The morning started great as we entered Acapulco.  We cycled to one of the most famous sites of the area, La Quebrada.  This is where cliff divers come to do their thing and entertain tourists.  The cliffs certainly look quite dangerous to dive from.  None were jumping while we were there but the setting was very nice.  

Acapulco Bay.  Aside from getting jacked by the transit police I really liked the 'Pearl of the Pacific'.  Back in the day this was the playground for the likes of Frank Sinatra, Elvis Presley, Liz Taylor and Judy Garland.  I would rate this town better than the other well known party resort towns Puerto Vallarta and Ixtapa.  

A dejected and shaken me.  Shortly after the police incident we went to reload our funds and met a very nice Mexican man from Mexico City.  He asked about our trip and where we were going.  I then told him about the police robbing us and he got all riled up.  He was very annoyed with his nation's social state of affairs and sad for us that it happened.  He immediately took out MEX200 pesos from his pocket and said to take it.  I said no but he insisted.  It is a shame because there are a lot of really nice people in this country but the crime seems to be getting way out of hand.  We also spoke of the arson attack on a casino in Monterrey that happened a few days ago.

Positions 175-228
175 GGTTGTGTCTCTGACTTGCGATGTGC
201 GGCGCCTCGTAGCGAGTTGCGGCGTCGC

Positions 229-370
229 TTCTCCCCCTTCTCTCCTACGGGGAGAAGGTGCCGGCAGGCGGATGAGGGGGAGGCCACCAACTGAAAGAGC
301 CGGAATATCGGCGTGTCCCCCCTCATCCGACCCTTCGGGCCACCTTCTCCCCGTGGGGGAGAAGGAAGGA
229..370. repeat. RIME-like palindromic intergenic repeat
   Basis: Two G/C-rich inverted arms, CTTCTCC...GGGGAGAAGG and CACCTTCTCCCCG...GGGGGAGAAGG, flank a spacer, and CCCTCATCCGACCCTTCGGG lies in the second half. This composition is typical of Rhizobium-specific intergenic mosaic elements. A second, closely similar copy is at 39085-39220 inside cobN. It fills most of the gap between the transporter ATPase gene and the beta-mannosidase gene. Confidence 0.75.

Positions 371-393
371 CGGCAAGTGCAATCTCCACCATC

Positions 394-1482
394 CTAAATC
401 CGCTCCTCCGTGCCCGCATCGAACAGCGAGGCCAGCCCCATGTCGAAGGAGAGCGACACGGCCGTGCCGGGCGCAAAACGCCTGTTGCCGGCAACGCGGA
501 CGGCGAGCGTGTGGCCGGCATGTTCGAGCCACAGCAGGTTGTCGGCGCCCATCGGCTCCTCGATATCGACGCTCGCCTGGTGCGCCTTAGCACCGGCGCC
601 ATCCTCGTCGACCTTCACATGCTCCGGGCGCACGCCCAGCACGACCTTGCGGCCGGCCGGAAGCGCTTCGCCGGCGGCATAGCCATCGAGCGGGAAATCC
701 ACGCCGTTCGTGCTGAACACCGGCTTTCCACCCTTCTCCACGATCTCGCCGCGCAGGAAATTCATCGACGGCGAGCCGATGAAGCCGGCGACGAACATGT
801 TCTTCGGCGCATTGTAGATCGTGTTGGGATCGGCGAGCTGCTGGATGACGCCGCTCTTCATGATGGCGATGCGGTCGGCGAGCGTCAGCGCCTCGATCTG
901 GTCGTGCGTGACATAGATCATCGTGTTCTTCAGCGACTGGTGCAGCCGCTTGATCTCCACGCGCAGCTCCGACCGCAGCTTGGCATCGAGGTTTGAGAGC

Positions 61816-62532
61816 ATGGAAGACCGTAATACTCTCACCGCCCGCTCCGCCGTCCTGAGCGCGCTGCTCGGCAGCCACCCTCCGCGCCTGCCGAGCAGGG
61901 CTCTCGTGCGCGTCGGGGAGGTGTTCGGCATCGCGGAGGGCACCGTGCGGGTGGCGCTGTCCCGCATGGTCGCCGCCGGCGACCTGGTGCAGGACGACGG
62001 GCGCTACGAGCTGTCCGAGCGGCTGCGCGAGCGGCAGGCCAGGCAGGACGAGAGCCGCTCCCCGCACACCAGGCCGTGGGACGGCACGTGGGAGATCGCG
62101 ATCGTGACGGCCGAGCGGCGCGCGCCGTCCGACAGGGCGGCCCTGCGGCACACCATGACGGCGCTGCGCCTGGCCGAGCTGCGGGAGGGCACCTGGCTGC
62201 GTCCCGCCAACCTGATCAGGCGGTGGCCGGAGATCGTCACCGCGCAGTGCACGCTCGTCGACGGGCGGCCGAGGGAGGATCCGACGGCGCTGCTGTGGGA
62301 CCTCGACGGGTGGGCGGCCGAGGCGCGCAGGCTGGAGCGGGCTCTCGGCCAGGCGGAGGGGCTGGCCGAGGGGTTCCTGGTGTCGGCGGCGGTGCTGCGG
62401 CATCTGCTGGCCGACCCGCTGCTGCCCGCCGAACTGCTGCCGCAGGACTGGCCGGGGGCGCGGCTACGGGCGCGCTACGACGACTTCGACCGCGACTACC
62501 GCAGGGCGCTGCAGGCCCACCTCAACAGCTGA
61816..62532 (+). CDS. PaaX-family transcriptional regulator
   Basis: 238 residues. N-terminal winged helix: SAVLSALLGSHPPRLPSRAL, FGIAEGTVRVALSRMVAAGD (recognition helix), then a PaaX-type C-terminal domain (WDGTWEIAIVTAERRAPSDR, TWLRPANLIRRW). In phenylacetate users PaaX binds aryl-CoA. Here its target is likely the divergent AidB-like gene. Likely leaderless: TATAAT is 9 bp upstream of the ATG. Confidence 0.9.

Rant – Mexico’s Cops: What Use Are They?